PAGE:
Wednesday, October 27, 2010

A defining moment

Sir Ernests Shackleton and the Crew of ENDURANCE


I shall be telling this with a sigh
Somewhere ages and ages hence:
Two roads diverged in a wood, and I—
I took the one less traveled by,
And that has made all the difference.
- Robert Frost -

I read another blog today that reminded me of an old quip: "There are two kinds of people in the world: Those who divide the world into to groups and those who don't."

With all the wisdom of his divine nature, Jesus made the true division: Those who choose the broad, flat and easy way in life; and those who choose the narrow, steep and difficult way. He called his followers to choose the narrow and more difficult way. The way that is disciplined, generous, thoughtful and perseverent over a life time. "Therefore, choose the narrow gate that leads to life." Matthew 7:13,14

William Barclay, the great Biblical commentator once wrote, "all life concentrates on man at the crossroads." He was right you know. We are called to choose hundreds of times a day. "How will we use our time? Who will I reach out today? Should I help that homeless person by the side of the road? I wonder if I should buy this item." Choices...sometimes we make good choices. Sometimes we make bad choices. Sometimes the choices are inconsequential really. After all, in the long term does it really matter what color socks I choose to wear today or which route I should take to work?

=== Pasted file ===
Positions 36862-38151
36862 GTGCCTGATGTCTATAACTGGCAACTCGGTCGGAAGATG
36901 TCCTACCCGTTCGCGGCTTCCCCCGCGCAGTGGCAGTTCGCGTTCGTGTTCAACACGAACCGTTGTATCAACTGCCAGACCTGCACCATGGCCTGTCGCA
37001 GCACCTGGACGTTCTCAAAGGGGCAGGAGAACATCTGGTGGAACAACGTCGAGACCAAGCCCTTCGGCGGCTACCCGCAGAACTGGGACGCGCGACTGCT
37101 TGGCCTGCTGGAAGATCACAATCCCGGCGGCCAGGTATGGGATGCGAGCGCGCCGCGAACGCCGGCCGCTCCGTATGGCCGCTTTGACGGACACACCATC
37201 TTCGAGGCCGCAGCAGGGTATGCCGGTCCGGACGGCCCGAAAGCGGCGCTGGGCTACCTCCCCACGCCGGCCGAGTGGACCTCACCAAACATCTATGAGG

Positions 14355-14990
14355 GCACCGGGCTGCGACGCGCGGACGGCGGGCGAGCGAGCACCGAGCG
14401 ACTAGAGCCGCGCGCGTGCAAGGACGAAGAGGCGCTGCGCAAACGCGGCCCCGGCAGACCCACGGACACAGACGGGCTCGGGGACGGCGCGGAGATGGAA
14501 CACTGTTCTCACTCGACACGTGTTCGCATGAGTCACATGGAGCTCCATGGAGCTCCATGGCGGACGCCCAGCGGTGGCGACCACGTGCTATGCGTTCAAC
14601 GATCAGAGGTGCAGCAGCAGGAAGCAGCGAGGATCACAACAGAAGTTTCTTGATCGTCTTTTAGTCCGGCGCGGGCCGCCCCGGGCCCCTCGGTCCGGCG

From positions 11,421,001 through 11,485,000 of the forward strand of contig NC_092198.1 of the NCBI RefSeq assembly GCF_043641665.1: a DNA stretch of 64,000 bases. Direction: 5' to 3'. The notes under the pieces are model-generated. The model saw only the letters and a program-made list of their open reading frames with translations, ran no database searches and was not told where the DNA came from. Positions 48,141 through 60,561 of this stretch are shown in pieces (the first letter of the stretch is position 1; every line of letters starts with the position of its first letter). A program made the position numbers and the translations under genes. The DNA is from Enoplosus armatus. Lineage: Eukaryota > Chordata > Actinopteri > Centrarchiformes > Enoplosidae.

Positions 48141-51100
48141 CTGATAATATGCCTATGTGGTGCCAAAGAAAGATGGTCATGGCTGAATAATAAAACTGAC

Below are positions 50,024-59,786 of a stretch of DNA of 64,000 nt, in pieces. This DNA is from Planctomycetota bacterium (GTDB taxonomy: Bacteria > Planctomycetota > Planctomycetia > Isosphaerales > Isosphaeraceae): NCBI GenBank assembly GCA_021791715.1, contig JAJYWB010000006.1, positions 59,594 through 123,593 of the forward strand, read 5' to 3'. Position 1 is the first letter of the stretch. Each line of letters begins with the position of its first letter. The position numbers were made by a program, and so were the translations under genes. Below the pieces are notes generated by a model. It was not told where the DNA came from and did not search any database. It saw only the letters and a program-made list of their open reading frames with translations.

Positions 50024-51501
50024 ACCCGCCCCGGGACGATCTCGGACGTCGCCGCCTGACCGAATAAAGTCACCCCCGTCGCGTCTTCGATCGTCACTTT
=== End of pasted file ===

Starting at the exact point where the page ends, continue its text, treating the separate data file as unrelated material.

The Bible indicates that the believer is regularly confronted with choices that do make a difference - an eternal difference; not only for themselves but for others.